“This has been an ugly, bruising campaign,” Mr. Bishop said. “I think Mr. Altschuler regrets that. I regret that. I think even within the
context of an ugly, bruising campaign, I think family should be off-limits.”

Mr. Bishop, a Democrat running for his sixth term, was referring to what he claimed were recent attacks by Mr. Altschuler’s campaign claiming Mr. Bishop’s wife, Kathy, a preschool director, and 33-year-old daughter, Molly, his political fundraiser, have benefited from his political and professional connections.

Mr. Bishop has rejected those charges in the past.

Mr. Altschuler said he tried to run a positive campaign, filming an ad with his family and releasing a jobs plan, but was quickly drawn into a brawl that he claims Mr. Bishop started.

“I would say 98 percent of his money or more is spent saying negative things about me, and not at one point talking about the things he’s done in the last 10 years in Congress,” Mr. Altschuler said.

Mr. Bishop called that account “disingenuous.”

“Before we had run a single ad, before we had said anything at all, July 28, Mr. Altschuler has a press conference in front of my office in
Patchogue to attack my daughter and my wife,” he said. “So, please, please don’t be the choir boy when it comes to negative campaigning.”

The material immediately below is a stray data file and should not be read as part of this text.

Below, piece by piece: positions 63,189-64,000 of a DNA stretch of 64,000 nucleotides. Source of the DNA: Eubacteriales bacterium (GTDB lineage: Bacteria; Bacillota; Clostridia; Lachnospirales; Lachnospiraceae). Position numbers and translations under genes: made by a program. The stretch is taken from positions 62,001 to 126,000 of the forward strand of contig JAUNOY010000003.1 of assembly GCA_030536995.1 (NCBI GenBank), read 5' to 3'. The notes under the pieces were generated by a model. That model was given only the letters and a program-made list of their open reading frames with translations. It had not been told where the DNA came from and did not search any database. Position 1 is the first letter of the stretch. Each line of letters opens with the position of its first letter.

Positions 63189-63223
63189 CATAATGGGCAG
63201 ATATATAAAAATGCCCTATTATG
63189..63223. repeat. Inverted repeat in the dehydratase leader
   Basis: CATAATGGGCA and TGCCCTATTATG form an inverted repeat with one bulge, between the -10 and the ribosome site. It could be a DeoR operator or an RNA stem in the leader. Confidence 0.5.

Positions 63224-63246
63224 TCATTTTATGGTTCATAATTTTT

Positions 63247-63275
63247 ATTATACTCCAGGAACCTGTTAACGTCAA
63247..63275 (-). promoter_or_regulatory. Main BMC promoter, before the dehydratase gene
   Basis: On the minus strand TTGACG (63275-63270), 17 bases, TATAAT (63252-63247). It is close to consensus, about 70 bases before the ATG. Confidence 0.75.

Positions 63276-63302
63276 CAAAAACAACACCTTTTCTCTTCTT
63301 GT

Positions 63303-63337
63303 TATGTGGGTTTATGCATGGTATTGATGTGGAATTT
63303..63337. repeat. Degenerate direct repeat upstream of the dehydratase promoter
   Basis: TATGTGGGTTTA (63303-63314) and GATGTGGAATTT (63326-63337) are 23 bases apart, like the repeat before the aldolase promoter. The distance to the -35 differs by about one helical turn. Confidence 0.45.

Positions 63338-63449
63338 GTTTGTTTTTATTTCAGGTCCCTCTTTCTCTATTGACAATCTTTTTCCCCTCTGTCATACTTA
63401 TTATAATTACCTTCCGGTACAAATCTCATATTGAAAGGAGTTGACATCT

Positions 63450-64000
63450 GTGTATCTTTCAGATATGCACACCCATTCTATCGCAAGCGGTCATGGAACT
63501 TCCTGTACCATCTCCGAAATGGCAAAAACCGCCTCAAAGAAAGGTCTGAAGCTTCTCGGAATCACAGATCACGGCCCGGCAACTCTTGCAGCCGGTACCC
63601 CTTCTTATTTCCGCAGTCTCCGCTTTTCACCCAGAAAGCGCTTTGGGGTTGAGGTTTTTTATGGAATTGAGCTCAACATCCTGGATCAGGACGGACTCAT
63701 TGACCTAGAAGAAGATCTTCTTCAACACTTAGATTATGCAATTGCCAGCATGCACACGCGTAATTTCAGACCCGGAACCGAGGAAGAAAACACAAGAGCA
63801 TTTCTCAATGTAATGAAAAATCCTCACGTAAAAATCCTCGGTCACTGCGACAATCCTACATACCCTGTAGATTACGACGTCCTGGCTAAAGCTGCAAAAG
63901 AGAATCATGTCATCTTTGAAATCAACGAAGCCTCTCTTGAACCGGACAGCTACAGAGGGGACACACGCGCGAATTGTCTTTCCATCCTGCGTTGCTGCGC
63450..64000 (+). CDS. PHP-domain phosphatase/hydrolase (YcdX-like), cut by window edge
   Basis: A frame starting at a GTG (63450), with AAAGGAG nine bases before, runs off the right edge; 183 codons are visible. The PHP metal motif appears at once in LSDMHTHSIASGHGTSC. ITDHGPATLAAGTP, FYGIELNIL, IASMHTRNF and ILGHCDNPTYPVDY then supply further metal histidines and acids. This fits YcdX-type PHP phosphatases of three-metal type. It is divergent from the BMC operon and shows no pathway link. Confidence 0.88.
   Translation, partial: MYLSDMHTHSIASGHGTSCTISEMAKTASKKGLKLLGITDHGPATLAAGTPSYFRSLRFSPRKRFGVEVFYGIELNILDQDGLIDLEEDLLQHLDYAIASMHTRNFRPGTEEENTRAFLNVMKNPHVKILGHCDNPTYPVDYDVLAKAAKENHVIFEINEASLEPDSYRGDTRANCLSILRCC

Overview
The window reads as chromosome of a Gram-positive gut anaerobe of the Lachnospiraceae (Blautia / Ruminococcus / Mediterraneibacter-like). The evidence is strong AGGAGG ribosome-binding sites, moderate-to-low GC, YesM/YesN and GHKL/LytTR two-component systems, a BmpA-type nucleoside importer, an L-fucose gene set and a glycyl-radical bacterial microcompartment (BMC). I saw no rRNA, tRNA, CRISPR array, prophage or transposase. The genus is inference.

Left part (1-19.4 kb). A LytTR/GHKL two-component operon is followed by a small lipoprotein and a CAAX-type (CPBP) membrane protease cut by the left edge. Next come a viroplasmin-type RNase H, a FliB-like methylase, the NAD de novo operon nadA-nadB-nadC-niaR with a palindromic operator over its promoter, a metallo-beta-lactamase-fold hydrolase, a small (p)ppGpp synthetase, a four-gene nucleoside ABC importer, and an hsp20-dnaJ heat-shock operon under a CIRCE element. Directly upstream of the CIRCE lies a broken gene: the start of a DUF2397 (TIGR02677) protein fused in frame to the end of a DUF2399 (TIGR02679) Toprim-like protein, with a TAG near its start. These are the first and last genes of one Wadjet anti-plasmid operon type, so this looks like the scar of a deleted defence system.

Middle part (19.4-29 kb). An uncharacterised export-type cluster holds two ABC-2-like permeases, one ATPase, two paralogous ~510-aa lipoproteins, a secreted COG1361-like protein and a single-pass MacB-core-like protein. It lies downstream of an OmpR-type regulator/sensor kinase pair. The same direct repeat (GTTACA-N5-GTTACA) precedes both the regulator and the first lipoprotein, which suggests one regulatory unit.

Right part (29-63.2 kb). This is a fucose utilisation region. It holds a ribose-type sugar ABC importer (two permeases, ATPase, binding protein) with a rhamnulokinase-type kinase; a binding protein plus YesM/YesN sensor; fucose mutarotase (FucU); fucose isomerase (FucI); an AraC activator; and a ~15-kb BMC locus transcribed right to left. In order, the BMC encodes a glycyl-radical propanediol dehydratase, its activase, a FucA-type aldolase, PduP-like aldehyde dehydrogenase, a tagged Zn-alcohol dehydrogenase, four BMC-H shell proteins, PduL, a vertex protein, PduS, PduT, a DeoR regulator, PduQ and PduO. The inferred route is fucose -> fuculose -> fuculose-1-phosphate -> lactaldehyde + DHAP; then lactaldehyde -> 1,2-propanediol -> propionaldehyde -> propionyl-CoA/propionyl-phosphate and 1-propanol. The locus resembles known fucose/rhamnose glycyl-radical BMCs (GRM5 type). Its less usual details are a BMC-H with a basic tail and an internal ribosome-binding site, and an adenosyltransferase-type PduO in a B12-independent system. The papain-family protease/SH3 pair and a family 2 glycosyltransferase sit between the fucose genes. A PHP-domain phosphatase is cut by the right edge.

Mr. Altschuler also called that characterization “totally disingenuous.”

The exchange built off a similar one in Hamptons Bays last month, when a high school senior asked the candidates why they were running negative ads rather than touting their own accomplishments.

The two men also discussed the role of super political action committees, or “super PACs” in the campaign. Super PACs are groups that can make unlimited amounts of political spending independent of campaigns.

Both regretted the phenomenon, largely the result of a U.S. Supreme Court decision two years ago on Citizens United v. Federal Election
Commission. But both have benefited from super PAC money in this year’s election.

Mr. Altschuler said it’s “an unfortunate situation we’re in,” and Mr. Bishop said super PACs “fundamentally threaten our democracy.”